Thursday, September 21, 2017

"The Lord of the Rings: The Mythology of Power" by Jane Chance

There are several different places in this book where I wrote "mind = blown" because the nuances Jane Chance teased out of Tolkien's storytelling were so amazing.

I'm serious.  She brought up things I never, ever thought of, and I'm on my seventh reading of The Lord of the Rings.

I'm trying to find words to explain all the wonderful things I learned from this book, and I'm falling so short.  I'm going to have to re-read it again and again to really internalize and remember a lot of what I learned, but I'll share a couple of the things I found most interesting.

How about the fact that Denethor and Theoden's names are basically mirror images of each other?  Den-e-thor.  The-o-den.  And that their "leadership styles" are also mirrors -- one is a kind and loving leader who "commands through respect and love," and the other is a "tyrant [who] commands his followers by edict, rule, law" (p. 90).  HOW did I never notice this?

Or how about the fact that, while Gollum calls the Ring his "birthday present," it literally is Frodo's birthday present because Bilbo left it to him (along with Bag-End) on their shared birthday?  I mean, dude.  So amazing.  And again, now that I see it, that's so totally obvious, but it's not anything I ever thought of.

My favorite chapter was probably the one at the end, "Heroic Narrative and the Power of Structure."  I love studying the structure of myths and epics, also called the "hero's quest," and how they get used over and over in new and interesting ways.  I'd previously identified a lot of things in LOTR that draw from the classic myth structure, but I had never before noticed that "[i]n each of the three volumes, Tolkien matches the heroic structure of the initial book to that of the second book" (P. 19).  Which means for instance, that in book 1, everyone's at a great gathering at the beginning, Bilbo's party.  At the beginning of book 2, they're at the Council of Elrond.  In book 1, Frodo and friends go down into the valleys and encounter an ancient being who consumes some of them, Old Man Willow.  In book 2, they go down into Moria and encounter an ancient being who drags Gandalf away, the Balrog.  And on and on it goes.

Just fascinating stuff that I not only never noticed myself, but that I, as a writer, would never have come up with!  My appreciation for Tolkien as a writer and storyteller have grown so much while reading this book.

But this book is probably not for everyone.  If you don't enjoy analyzing texts, looking for deeper meanings, and somewhat scholarly pursuits like that, you probably wouldn't enjoy this book.  Certainly you can understand The Lord of the Rings without it.  But if you're like me and have read the trilogy quite a few times and enjoy peeling away layers to see the wordcraft and deeper meanings below a book's surface, I definitely recommend you try this book.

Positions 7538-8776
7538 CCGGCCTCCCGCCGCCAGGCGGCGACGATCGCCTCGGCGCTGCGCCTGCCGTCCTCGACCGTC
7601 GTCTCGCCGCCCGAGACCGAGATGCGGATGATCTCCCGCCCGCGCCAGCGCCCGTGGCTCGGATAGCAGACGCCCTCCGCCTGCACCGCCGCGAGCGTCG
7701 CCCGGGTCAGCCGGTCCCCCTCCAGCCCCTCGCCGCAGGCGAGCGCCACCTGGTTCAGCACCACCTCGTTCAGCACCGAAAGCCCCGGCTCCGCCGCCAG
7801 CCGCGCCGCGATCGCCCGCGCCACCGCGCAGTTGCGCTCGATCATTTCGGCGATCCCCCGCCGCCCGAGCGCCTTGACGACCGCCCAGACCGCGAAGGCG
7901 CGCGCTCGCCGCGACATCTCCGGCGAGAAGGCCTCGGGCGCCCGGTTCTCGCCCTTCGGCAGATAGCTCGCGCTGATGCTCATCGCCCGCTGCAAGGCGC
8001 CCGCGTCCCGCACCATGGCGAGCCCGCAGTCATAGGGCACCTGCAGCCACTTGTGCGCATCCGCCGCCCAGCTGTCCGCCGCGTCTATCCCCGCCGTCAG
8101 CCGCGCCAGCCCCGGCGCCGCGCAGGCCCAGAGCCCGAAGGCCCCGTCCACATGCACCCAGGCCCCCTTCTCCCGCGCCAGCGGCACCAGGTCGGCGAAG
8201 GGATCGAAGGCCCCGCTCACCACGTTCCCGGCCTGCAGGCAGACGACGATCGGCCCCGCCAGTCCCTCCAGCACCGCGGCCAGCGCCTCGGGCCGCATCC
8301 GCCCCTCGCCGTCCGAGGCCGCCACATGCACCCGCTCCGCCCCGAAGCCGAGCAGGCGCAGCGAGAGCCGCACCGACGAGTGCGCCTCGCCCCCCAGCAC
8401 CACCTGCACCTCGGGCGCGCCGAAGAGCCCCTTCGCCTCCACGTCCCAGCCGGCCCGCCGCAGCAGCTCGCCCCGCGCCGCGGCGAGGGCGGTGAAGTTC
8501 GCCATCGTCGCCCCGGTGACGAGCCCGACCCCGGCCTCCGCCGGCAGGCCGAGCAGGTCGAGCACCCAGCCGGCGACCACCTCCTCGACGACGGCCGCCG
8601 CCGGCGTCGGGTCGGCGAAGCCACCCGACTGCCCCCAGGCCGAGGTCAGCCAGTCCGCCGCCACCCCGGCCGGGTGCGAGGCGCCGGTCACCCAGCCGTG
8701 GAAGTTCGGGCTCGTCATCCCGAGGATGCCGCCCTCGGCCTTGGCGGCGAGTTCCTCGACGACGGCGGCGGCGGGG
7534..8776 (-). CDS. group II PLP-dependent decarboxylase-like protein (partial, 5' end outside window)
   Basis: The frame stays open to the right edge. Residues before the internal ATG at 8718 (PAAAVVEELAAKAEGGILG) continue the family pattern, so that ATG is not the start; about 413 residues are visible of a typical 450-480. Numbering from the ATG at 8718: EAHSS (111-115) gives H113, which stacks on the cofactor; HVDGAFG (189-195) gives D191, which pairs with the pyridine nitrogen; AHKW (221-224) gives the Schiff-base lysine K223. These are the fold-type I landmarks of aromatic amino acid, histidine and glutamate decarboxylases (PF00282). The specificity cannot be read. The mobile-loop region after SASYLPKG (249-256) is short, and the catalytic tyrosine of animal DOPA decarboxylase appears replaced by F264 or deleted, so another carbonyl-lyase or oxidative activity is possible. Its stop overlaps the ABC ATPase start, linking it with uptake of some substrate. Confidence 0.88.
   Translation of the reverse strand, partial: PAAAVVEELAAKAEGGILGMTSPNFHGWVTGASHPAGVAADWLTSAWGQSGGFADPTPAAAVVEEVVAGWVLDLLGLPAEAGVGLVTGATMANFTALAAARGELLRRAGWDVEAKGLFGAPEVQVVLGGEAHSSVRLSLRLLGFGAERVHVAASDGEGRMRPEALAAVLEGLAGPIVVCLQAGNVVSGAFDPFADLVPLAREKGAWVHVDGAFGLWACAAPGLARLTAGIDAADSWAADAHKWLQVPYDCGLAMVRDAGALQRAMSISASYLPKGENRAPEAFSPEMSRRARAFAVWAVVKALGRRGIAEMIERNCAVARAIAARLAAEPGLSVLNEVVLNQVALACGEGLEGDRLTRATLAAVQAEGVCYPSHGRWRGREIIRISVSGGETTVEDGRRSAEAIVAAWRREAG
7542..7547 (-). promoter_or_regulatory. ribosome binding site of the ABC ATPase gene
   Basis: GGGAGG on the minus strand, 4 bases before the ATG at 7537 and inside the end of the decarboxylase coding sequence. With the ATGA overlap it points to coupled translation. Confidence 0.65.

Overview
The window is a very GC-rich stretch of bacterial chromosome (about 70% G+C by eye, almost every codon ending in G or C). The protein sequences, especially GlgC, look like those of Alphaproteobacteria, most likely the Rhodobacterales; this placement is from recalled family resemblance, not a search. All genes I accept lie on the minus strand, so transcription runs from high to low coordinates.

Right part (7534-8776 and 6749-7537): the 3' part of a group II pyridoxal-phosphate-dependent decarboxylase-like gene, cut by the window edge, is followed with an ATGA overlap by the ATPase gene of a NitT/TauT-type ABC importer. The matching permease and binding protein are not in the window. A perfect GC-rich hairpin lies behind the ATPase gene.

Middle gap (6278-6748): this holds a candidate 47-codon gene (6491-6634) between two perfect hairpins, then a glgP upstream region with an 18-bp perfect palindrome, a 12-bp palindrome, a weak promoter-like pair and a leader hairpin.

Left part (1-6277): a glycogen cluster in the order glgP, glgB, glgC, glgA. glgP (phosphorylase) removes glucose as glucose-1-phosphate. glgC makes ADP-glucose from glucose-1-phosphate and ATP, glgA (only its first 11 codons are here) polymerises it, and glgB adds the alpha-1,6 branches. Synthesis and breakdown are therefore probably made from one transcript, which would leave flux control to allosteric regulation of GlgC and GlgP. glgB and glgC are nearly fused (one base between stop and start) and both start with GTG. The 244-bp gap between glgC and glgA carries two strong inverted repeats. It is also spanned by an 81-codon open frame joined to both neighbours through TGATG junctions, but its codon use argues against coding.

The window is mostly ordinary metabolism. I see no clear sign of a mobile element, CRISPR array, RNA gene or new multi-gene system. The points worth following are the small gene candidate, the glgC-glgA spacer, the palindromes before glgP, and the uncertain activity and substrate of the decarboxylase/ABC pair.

If This was a Movie, I Would Rate It:  PG for some discussions of things like violence.  No bad language or anything like that.



I wrote this review as part of this year's Tolkien Blog Party.  If you haven't yet, check out the blog tag and giveaway and other posts for the party!



This is my eighth book read and reviewed for the Mount TBR Reading Challenge 2017.

Wednesday, September 20, 2017

Middle-earth Movie Songs Quiz

Here's the second party game I've come up with for this year's party!  I usually try to gear one toward people who are more familiar with the books, and one toward those who are more familiar with the movies, so here's one that involves the movies.  (And if you're familiar with both, then you are probably going to be good at both!)  These are the lyrics used in the movies, so although some of them might be in the books as well, I'm looking specifically for the lyrics sung in the movies.

Here are ten lines from songs used in Peter Jackson's six Middle-earth movies.  You have to supply the missing lyrics.  I'll post the answers and your scores on Saturday.

No fair looking them up online!  Leave your guesses in the comments.


1.  Now I see fire, inside the mountain.  I see fire burning the ___________.  ("I See Fire")

2.  May it be an _______ _______ shines down on you.  (2 words) ("May it Be")

3.  The tears we cry Are falling rain For all the _____ you told us.  ("Gollum's Song")

4.  Blunt the knives, bend the forks, Smash the ______ and burn the corks.  ("Blunt the Knives")

5.  You can drink your fancy ______, You can drink 'em by the flagon.  ("The Song of the Green Dragon")

6.  The _________ were roaring on the heights.  The winds were moaning in the night.  ("Misty Mountains")

7.  What can you see on the ____________?  Why do the white gulls call?  ("Into the West")

8.  Home is behind, the world ahead, and there are many _______ to tread.  ("Pippin's Song")

9.  But in dreams I still hear your _________.  And in dreams, we will meet again.  ("In Dreams")

10.  Many places I have been.  Many ____________ I have seen.  ("The Last Goodbye")

Randomly, I found this nice little piano version of "The Last Goodbye" on YouTube and thought I'd share.  Contains no lyrics, so listening to it here is not cheating!



Hope you've been enjoying this year's party so far!  This is the last game, but I've got another book review coming up yet.


Tuesday, September 19, 2017

How Well Do You Know the Shire?